In the event, he spent two years at McKinsey before moving to California to study at Stanford, never to look back. Elon Musk pursued him to join PayPal and he signed on as head of corporate development in 2000, before moving up to become chief financial officer a year later. A year after that, PayPal was sold to eBay and a short time later, Botha joined Sequoia.
Entrepreneurs who have worked with Botha list his strong financial and strategic sense as valuable assets for young companies that often lack both. Sarah Friar, a former chief financial officer of finance company Square, points to his “intellectual horsepower”. Phil Libin, a former CEO of Evernote, praises his “pattern recognition” — experience built up from years of studying different businesses
Behind the scenes, Botha is clearly not averse to wielding more direct influence. He claims to have been influential in getting Square, recently renamed Block, to move into consumer finance. Its Cash app now claims 44mn users.
When the situation demands, he is also ready to help steer founders aside to make room for more professional management — a difficult balancing act in Silicon Valley, where VC firms compete to be seen as the most founder-friendly.
“When these things happen, it’s with consent and agreement that it’s in the company’s best interest,” he insists. “It’s not a coup.”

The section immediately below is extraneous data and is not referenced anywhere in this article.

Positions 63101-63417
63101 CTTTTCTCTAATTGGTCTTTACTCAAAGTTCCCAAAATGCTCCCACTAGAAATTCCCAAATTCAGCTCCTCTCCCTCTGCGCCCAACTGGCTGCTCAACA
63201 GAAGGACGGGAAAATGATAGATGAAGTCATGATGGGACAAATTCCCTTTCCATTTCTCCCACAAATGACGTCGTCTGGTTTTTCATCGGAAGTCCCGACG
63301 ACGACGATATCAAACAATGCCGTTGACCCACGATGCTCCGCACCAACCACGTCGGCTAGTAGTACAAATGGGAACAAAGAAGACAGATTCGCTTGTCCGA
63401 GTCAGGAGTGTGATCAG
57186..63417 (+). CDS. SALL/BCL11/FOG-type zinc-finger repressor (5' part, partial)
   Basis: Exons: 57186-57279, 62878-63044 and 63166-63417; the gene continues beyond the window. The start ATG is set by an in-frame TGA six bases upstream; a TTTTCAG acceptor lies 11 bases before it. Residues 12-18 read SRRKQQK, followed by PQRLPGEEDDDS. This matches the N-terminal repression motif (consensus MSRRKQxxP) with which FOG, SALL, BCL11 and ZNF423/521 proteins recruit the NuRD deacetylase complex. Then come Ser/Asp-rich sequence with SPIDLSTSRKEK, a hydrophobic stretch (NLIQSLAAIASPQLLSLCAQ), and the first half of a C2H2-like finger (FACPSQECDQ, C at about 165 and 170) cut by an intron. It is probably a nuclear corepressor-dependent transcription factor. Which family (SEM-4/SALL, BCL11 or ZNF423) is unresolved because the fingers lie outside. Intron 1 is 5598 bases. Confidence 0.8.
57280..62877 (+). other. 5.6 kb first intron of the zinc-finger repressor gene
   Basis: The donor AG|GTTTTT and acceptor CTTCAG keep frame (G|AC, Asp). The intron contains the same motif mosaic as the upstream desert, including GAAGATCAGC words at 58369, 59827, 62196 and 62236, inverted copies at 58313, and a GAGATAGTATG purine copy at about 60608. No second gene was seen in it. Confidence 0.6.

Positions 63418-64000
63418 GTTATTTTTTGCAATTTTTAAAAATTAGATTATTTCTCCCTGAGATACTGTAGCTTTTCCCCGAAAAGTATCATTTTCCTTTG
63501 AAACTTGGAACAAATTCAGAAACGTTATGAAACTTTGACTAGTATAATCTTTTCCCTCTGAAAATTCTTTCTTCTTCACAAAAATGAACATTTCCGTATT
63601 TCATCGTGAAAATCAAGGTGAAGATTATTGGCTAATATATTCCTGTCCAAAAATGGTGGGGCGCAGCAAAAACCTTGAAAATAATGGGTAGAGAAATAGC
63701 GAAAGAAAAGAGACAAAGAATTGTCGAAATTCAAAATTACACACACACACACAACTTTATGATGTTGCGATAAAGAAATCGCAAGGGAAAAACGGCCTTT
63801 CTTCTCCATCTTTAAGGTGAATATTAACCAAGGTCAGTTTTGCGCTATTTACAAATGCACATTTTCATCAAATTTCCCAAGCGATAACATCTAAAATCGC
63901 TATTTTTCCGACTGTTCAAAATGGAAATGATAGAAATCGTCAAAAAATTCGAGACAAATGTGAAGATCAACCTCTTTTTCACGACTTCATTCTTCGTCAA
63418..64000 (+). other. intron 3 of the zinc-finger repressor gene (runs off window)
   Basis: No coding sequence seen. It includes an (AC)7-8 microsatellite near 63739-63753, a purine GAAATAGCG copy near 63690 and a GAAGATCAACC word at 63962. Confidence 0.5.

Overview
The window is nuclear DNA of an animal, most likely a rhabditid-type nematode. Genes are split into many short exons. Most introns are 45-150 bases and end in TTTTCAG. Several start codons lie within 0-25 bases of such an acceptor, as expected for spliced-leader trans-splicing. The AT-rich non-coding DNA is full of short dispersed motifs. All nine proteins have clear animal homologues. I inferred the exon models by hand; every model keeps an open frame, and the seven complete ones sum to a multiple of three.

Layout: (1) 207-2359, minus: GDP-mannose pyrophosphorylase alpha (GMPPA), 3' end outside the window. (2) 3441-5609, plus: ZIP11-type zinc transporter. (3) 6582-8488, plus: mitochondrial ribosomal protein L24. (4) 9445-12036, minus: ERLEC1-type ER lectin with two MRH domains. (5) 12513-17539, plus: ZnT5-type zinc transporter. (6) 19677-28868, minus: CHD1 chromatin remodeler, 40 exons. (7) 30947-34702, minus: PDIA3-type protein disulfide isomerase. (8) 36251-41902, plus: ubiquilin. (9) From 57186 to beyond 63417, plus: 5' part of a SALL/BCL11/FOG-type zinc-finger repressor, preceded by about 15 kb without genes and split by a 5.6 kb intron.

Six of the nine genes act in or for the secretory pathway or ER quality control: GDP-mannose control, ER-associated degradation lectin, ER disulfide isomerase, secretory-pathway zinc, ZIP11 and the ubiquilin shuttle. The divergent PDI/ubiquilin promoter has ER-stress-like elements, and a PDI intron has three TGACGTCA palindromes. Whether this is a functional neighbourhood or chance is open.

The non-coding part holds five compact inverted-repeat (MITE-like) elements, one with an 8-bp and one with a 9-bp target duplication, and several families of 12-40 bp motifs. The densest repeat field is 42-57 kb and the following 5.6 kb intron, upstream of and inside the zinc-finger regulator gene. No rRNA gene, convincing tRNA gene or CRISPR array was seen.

Some of Botha’s most notable investments came early, though the returns were not as spectacular as they might have been. They included YouTube, which sold out to Google for $1.65bn, and Instagram, which was bought by Facebook for $715mn.
Along with PayPal, which was bought by eBay for $1.5bn, Botha says these deals were a “painful lesson” in selling out too soon. He adds: “I’d say, with the benefit of hindsight, all three would have been better off as independent companies.”
It’s no surprise, then, that Sequoia these days sometimes sits on the stock of companies it has backed well after they have gone public (it puts its public stock holdings at $45bn late last year.) Botha was also the brains behind a plan last year to create a more permanent structure to house capital for the firm, removing the need to sell out when its funds expire.
Such adjustments might suggest that Sequoia is on the brink of more profound change, particularly as the flood of money washing over Silicon Valley and the incursion of outsiders like SoftBank and Tiger Global have brought new competition to the VC industry.
Botha, however, suggests Sequoia will stick to the more gradual evolution that has seen it through previous tech and financial cycles.
He quickly rejects any suggestion that the firm would consider going public, as other private equity firms have. “To the extent possible, within the limits of the law, we’ve structured ourselves to be a partnership in perpetuity,” he says.
He also rebuffs the idea that Sequoia is morphing into a different type of financial institution — perhaps one to rival Wall Street’s investment banks — as it seeks a more enduring role in the lives of the companies it helped create. Instead, he anchors it firmly in the start-up world where it originated — even if it hopes to stay close to the entrepreneurs it has backed for far longer.
This story has been amended to clarify the decision-making role of Sequoia’s US arm